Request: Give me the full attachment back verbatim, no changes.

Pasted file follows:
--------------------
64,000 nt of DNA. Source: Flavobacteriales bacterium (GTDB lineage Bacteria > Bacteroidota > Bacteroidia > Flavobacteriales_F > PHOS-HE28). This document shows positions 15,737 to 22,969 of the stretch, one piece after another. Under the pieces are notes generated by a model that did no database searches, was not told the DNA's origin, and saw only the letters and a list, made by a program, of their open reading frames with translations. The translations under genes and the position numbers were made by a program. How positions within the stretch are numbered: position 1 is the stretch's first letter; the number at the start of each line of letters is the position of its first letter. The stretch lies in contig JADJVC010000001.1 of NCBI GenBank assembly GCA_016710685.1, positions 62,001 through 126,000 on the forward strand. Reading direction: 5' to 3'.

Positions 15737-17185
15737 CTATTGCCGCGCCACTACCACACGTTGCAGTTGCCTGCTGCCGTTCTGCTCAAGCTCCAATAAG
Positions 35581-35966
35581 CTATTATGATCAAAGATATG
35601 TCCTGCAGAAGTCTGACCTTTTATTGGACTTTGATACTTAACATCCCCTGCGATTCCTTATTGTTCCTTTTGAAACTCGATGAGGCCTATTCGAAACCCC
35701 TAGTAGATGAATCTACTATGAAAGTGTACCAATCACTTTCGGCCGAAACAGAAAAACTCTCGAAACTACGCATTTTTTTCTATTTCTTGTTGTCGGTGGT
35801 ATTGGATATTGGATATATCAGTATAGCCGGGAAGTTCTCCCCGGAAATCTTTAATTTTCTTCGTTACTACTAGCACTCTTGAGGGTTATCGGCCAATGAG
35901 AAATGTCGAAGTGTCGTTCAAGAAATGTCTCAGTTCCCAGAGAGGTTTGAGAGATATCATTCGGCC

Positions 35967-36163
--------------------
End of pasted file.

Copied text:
64,000 nt of DNA. Source: Flavobacteriales bacterium (GTDB lineage Bacteria > Bacteroidota > Bacteroidia > Flavobacteriales_F > PHOS-HE28). This document shows positions 15,737 to 22,969 of the stretch, one piece after another. Under the pieces are notes generated by a model that did no database searches, was not told the DNA's origin, and saw only the letters and a list, made by a program, of their open reading frames with translations. The translations under genes and the position numbers were made by a program. How positions within the stretch are numbered: position 1 is the stretch's first letter; the number at the start of each line of letters is the position of its first letter. The stretch lies in contig JADJVC010000001.1 of NCBI GenBank assembly GCA_016710685.1, positions 62,001 through 126,000 on the forward strand. Reading direction: 5' to 3'.

Positions 15737-17185
15737 CTATTGCCGCGCCACTACCACACGTTGCAGTTGCCTGCTGCCGTTCTGCTCAAGCTCCAATAAG
Positions 35581-35966
35581 CTATTATGATCAAAGATATG
35601 TCCTGCAGAAGTCTGACCTTTTATTGGACTTTGATACTTAACATCCCCTGCGATTCCTTATTGTTCCTTTTGAAACTCGATGAGGCCTATTCGAAACCCC
35701 TAGTAGATGAATCTACTATGAAAGTGTACCAATCACTTTCGGCCGAAACAGAAAAACTCTCGAAACTACGCATTTTTTTCTATTTCTTGTTGTCGGTGGT
35801 ATTGGATATTGGATATATCAGTATAGCCGGGAAGTTCTCCCCGGAAATCTTTAATTTTCTTCGTTACTACTAGCACTCTTGAGGGTTATCGGCCAATGAG
35901 AAATGTCGAAGTGTCGTTCAAGAAATGTCTCAGTTCCCAGAGAGGTTTGAGAGATATCATTCGGCC

Positions 35967-36163